Flexible Working and the Division of Housework and Childcare: Examining Divisions across Arrangement and Occupational Lines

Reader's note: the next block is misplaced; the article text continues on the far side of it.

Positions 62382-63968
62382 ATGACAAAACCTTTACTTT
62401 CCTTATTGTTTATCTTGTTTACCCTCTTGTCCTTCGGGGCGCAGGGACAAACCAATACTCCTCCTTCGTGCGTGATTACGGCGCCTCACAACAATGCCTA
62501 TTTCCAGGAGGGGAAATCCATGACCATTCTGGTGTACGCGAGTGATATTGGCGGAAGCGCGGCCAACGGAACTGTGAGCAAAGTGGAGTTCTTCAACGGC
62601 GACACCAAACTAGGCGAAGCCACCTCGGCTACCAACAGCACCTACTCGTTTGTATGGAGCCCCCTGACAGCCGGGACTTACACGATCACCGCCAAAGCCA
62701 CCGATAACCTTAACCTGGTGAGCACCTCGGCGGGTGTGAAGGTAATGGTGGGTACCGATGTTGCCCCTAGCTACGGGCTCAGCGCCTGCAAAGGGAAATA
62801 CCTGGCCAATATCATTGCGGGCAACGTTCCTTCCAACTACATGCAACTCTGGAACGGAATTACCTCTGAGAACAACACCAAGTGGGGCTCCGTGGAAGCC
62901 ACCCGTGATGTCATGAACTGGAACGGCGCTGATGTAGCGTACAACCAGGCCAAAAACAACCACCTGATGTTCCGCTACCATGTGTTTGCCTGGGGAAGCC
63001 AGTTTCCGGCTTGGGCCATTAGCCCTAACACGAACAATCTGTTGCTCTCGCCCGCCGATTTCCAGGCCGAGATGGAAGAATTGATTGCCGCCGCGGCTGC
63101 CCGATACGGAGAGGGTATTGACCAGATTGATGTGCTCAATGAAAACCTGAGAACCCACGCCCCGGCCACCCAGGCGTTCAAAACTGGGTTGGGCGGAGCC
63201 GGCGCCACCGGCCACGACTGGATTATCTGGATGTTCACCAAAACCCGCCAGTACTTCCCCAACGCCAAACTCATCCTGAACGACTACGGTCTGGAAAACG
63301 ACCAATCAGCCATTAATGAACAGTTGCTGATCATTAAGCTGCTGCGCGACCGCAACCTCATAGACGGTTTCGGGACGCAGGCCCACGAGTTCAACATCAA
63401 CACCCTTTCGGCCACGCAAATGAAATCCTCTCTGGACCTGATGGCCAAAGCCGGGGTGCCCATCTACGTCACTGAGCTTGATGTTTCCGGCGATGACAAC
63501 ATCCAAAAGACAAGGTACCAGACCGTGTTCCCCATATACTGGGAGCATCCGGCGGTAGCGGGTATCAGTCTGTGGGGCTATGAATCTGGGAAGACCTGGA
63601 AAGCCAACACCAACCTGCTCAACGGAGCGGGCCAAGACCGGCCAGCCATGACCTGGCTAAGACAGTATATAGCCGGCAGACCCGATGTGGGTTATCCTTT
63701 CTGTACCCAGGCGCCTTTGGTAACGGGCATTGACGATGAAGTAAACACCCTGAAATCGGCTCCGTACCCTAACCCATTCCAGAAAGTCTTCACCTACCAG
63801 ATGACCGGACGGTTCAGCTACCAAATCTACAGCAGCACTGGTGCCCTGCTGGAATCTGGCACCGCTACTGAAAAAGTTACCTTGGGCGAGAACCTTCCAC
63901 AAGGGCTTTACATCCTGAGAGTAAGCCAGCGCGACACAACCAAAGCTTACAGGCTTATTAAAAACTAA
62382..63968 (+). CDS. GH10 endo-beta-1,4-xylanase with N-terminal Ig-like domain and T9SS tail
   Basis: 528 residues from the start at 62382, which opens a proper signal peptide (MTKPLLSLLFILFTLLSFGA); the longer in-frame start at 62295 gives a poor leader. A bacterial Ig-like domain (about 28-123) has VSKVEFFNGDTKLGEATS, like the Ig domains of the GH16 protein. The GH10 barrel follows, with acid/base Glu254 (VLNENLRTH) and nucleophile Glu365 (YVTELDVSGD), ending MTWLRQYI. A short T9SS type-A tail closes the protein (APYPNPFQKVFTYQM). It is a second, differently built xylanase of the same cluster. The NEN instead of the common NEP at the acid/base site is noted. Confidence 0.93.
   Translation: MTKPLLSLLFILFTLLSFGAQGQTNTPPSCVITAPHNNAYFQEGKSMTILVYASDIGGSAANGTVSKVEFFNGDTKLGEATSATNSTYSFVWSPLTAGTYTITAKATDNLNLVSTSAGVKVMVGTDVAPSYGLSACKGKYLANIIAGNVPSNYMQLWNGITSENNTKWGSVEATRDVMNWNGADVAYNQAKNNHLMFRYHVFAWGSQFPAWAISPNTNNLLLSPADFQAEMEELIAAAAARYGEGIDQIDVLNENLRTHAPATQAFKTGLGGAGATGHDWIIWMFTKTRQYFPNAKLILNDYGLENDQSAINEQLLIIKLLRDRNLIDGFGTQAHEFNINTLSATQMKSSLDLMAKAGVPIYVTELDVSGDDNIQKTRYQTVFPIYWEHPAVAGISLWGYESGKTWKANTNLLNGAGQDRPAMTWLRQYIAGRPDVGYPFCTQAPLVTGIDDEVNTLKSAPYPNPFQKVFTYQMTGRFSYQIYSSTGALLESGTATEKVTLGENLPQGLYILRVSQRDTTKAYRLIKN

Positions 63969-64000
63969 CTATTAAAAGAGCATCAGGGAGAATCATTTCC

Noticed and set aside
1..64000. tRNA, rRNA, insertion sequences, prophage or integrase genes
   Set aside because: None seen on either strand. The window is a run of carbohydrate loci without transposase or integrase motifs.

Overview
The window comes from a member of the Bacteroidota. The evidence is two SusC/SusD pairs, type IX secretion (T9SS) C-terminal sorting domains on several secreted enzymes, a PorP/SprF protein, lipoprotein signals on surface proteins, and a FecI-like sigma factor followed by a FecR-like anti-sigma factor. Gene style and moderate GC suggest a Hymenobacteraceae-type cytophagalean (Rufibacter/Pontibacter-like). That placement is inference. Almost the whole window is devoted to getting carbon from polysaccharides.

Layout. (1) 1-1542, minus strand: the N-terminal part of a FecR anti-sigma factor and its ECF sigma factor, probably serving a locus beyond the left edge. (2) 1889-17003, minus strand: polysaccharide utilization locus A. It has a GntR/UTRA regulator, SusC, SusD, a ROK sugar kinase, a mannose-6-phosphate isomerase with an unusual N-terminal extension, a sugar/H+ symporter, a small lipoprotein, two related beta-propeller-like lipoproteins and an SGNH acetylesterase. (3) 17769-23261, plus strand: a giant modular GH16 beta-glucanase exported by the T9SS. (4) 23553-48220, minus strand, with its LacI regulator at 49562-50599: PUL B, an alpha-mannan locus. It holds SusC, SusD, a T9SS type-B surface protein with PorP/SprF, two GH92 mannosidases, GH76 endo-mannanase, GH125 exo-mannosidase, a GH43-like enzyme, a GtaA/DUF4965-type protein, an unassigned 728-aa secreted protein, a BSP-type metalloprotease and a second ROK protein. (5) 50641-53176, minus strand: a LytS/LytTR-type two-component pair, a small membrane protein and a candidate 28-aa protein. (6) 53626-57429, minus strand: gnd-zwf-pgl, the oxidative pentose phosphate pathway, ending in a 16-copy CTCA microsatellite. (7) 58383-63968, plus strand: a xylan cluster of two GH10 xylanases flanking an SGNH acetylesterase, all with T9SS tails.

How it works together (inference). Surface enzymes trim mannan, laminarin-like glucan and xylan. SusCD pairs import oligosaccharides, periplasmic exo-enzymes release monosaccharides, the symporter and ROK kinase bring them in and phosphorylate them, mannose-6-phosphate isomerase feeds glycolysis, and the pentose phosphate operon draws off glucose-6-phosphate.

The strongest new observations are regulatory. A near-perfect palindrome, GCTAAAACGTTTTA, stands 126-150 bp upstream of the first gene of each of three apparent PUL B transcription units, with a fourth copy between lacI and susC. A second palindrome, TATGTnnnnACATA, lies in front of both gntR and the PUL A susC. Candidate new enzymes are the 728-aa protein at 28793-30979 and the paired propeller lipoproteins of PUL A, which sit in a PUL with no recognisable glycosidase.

Using the UK Household Longitudinal Study we examine how flexible working is associated with the division of housework and childcare among dual-earner heterosexual couples with young children. Although flexible working may enable better work-family integration, it can also reinforce traditional divisions of domestic labour where women perform more housework and childcare. The degree to which this occurs may vary across arrangements due to differences in the flexibility and permeability of boundaries. We also expect occupational variations but in a paradoxical manner; the constraints and resources workers have may cause the associations to conflict with assumptions based on gender role attitudes. Results show that arrangements that allow more boundary blurring, such as homeworking, are associated with more traditional divisions of childcare but not necessarily of housework. Flexitime, especially for the lower-skilled/paid occupations, enables a more egalitarian division of labour, possibly because it is used to maximise households’ working hours and income.